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algebe's picture
@David Killens: But the

@David Killens: But the psychological trauma may ruin them for life.

Indeed. And much of the psychological harm comes from the fear that the offender will one day be released and may try to harm them again. So keep murderers locked up until their victims stop being dead, and other violent offenders until their victims agree to their release. But as you say, execution brings the risk of mistakes that can't be remedied. It also brings us, as society, down the level of murderers.

I'm always amazed at the cost of incarceration, though. In Western countries it often costs more than putting someone through medical school.

Cognostic's picture
TEXAS has some great laws.

TEXAS has some great laws. I have no problem with it at all. With that said. Anyone caught suppressing evidence in a death penalty case or providing false evidence in a death penalty case should be immediately incarcerated lose any and all professional licensing they have and if it results in the murder of the convicted, be charged with collusion to commit murder. Our science and technology is enough to charge or free a possible perpetrator. We should not be making the mistakes we have made in the past. Some prisoners have been freed due to DNA testing. My thought are simple. The legal system is not allowed to make mistakes. They need to be 100% sure of anyone given a death penalty. They are to be held directly accountable from the police, right on up to the Supreme Court. They are holding the perpetrators accountable and they should be accountable themselves. (This of course is all fantasy.)

While I am in favor of a death penalty and see "Life in Prison" as cruel and unusual punishment. I would be happy today if any inmate with a life sentence was given the option of ending his or her life. There is such a thing as quality of life and spending a lifetime in prison is no one's idea of quality.

Just some of my thoughts.....

Scotland25's picture
My question is are there some

My question is are there some morals that are absolute or are they all just dependent
on who we are and the aspects of society that surrounds us?

xenoview's picture


Prove there are objective morals.
Do your morals come from your god? If your morals come from your god, then they are subjective morals.

David Killens's picture


Different societies can have different morals. Some practiced cannibalism, slavery, abandoning the old to die, abandoning less than optimal newborn to die, public executions, even human sacrifice.

To those societies, it was what was accepted as the norm. Thus we must conclude that "morals" are the aspects of each society. They are taught from birth.

Now we get to the second part, if someone living in a society where slavery was practiced, and they were opposed on moral grounds, were they right or wrong? How do we determine that?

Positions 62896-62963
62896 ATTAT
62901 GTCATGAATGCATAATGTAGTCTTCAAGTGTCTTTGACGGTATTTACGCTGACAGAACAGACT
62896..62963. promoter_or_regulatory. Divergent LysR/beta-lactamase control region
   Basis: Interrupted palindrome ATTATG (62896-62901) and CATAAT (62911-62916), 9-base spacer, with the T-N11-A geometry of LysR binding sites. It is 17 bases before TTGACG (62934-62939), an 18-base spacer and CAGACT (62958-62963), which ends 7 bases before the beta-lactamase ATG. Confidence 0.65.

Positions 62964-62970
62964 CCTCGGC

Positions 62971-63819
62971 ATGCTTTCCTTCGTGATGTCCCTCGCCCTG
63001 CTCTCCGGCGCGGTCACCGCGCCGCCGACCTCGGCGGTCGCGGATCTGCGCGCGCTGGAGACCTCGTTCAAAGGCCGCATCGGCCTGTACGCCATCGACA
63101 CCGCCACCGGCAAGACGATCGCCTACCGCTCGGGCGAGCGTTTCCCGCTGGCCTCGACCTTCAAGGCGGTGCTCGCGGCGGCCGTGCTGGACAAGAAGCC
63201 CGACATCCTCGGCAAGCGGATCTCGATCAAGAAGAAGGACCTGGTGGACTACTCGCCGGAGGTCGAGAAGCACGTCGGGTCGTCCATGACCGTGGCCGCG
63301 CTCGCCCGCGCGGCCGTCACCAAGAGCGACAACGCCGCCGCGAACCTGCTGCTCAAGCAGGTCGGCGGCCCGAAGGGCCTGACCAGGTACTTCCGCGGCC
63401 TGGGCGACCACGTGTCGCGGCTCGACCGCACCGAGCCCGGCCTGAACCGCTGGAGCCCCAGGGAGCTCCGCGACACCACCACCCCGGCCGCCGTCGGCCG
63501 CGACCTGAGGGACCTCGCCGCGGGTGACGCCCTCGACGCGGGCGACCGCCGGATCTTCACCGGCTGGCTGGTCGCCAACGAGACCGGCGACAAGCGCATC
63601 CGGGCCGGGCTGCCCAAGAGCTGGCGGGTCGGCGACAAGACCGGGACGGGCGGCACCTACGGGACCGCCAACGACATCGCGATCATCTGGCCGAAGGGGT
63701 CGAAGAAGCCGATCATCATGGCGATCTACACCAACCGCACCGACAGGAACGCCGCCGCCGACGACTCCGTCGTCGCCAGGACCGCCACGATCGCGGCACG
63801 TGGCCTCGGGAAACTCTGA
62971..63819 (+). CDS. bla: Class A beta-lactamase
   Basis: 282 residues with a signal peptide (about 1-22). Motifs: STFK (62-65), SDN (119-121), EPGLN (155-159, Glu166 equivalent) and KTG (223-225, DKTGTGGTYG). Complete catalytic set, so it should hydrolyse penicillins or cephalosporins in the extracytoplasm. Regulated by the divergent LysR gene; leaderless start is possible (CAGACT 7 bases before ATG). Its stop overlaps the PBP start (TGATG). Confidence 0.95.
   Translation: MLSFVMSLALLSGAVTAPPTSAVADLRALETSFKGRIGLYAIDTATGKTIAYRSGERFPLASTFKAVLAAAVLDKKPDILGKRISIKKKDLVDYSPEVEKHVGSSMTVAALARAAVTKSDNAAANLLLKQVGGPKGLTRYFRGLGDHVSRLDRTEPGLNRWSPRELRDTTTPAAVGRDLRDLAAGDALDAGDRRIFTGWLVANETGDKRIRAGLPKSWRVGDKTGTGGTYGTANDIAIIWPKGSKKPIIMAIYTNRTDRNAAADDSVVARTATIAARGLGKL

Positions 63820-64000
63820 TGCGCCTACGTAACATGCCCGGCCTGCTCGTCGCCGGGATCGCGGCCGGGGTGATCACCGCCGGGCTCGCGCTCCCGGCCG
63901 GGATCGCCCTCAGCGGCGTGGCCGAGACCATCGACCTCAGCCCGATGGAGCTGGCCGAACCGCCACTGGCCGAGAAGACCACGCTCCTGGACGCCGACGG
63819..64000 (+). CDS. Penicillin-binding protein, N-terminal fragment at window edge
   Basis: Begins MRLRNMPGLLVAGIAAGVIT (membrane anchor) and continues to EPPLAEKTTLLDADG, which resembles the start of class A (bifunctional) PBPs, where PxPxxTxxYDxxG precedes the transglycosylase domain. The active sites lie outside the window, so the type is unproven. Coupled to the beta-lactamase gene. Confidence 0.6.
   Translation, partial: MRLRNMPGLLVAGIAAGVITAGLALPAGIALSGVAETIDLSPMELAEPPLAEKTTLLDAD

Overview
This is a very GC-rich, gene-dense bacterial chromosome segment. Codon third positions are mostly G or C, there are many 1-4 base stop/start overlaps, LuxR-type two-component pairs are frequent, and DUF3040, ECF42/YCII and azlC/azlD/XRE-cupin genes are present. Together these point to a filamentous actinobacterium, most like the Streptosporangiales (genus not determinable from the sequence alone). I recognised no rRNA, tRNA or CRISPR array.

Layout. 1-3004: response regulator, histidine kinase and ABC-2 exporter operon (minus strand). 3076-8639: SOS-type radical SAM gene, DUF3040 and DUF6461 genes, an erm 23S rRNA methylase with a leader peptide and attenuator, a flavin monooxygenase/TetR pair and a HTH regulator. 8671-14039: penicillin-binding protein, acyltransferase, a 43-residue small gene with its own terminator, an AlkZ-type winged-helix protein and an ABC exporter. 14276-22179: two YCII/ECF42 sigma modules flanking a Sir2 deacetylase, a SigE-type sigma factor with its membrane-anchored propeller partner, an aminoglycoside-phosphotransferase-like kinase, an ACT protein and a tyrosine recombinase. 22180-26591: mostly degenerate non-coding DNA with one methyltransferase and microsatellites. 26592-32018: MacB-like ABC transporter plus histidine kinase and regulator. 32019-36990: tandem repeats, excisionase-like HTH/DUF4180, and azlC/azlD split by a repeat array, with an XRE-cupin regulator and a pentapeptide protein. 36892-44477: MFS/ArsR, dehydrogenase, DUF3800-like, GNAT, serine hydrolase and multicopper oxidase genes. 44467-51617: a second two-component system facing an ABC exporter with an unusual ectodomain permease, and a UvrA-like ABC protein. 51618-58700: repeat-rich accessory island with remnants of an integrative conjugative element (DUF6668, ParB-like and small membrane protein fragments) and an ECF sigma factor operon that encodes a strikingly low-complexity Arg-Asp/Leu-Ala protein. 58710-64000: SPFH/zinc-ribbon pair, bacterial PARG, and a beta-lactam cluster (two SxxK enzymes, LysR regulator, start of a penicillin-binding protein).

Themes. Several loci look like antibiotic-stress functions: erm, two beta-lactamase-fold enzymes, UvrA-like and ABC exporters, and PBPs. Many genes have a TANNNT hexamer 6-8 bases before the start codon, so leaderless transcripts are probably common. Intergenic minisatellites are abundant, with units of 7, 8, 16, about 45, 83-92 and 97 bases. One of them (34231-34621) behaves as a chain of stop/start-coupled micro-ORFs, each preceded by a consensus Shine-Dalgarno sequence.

Fortunately, many of us atheists have some guidelines. One is to do no harm, another is to ask yourself if you would like to be on the receiving end of those practices.One I favor is Humanism.

"Humanism is a philosophical and ethical stance that emphasizes the value and agency of human beings, individually and collectively, and generally prefers critical thinking and evidence (rationalism and empiricism) over acceptance of dogma or superstition."


Sheldon's picture
"My question is are there

"My question is are there some morals that are absolute "

In what way "absolute"? The Nazis seemed fairly intransigent about their morals, is that what you mean?

Cognostic's picture
Morals are only absolute when

Morals are only absolute when you understand the nature of the game. The game the Christians play with the bible is to cherry pick moral statements and pretend their god is a loving being. Morality is dictated to them by the bible and the sayings of Jesus, as long as they ignore shit like "I have not come to bring peace but a sword," and "To follow me you must hate your mother, father, sister, brother, ants and uncles." So if you pretend the Bible is moral and that is the rule of the game, then there is absolute morality, "What would Jesus do and ignore all the bad stuff."

This is a very convoluted structure for moral development. Currently trends in secular morality are playing a different game. It's called "Well Being." That which enhances well being is moral. You still have moral dilemmas; however, based on the idea of well being it is generally easier to establish a moral boundary than using an old Iron Age Book of Mythology.

So, Morality is absolute within the boundaries of an ideology. That is how you get different groups of people and different cultures with different moral values and yet those moral values are in fact absolute to them. There is no absolute moral behavior without some sort of boundary or ideology in which to frame that moral behavior.